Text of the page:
When he told this story to another trainer friend the guy said, "That is the kind of student I want. One who won't follow the GPS and can make a decision regarding safety." I thought "Wow... a job where my attitude is a good thing!" hahaha
I realized while riding on my trainer's truck I could in no way ever have a CB on my own truck when I went out solo. Here's why:
One night I was driving through a construction zone with a 55 mph speed limit. The zone had concrete barriers on both sides of a single lane, shifted and curved, and the asphalt was tilted which made me feel I would roll over. I was doing 50 mph.
Driver Behind me on CB: "Hey driver, you can DO 55 here"
My response: "Hey Jerk, I can DO 45 here also. So keep talking and see how that works out for you."
On another occasion, I had my hazard lights on while driving through a 5 lane industrial park. I pulled all the way to the right at 15 mph trying to find the correct customer drive way at 3am. Not only was there a passing lane but also a center turn lane. I was in no one's way.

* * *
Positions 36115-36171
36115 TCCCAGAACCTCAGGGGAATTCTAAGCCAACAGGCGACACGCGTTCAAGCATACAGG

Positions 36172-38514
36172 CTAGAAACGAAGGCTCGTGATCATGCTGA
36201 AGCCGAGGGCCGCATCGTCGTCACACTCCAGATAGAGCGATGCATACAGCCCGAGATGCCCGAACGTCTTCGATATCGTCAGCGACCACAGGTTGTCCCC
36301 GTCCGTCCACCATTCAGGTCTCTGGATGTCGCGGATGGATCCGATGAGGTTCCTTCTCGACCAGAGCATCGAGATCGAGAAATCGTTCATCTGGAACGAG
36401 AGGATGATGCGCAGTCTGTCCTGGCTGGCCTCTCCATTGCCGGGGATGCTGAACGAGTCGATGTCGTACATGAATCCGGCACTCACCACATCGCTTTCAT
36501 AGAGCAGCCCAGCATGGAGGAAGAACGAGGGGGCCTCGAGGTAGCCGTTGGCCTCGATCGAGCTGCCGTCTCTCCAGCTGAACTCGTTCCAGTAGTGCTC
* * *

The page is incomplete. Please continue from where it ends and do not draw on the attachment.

Driver Behind me on CB: "Hey, why you have your hazards on? You're in my way."
My response: "Cause I love the blinking lights! It reminds me of Christmas!"
The worst part about trucking is learning to back up. It's hard and takes lots and lots of practice. One day while I was backing into a dock door, a man came shouting "Hey, you almost hit the pole on the other side!"
Me: "Almost, or did?"
Me: "So it's still standing? What is your problem then?"
Thanks for reading today's Short & Silly. Now that I am out of training and in a truck of my own, I'm going to start posting regularly again. I have quite a few books I need to review for other authors, and I thank you all for the support you have shown me over the past year during my career transition.
Goin' Postal and Zodiac Lives will be FREE on Kindle during June, be sure to look for them!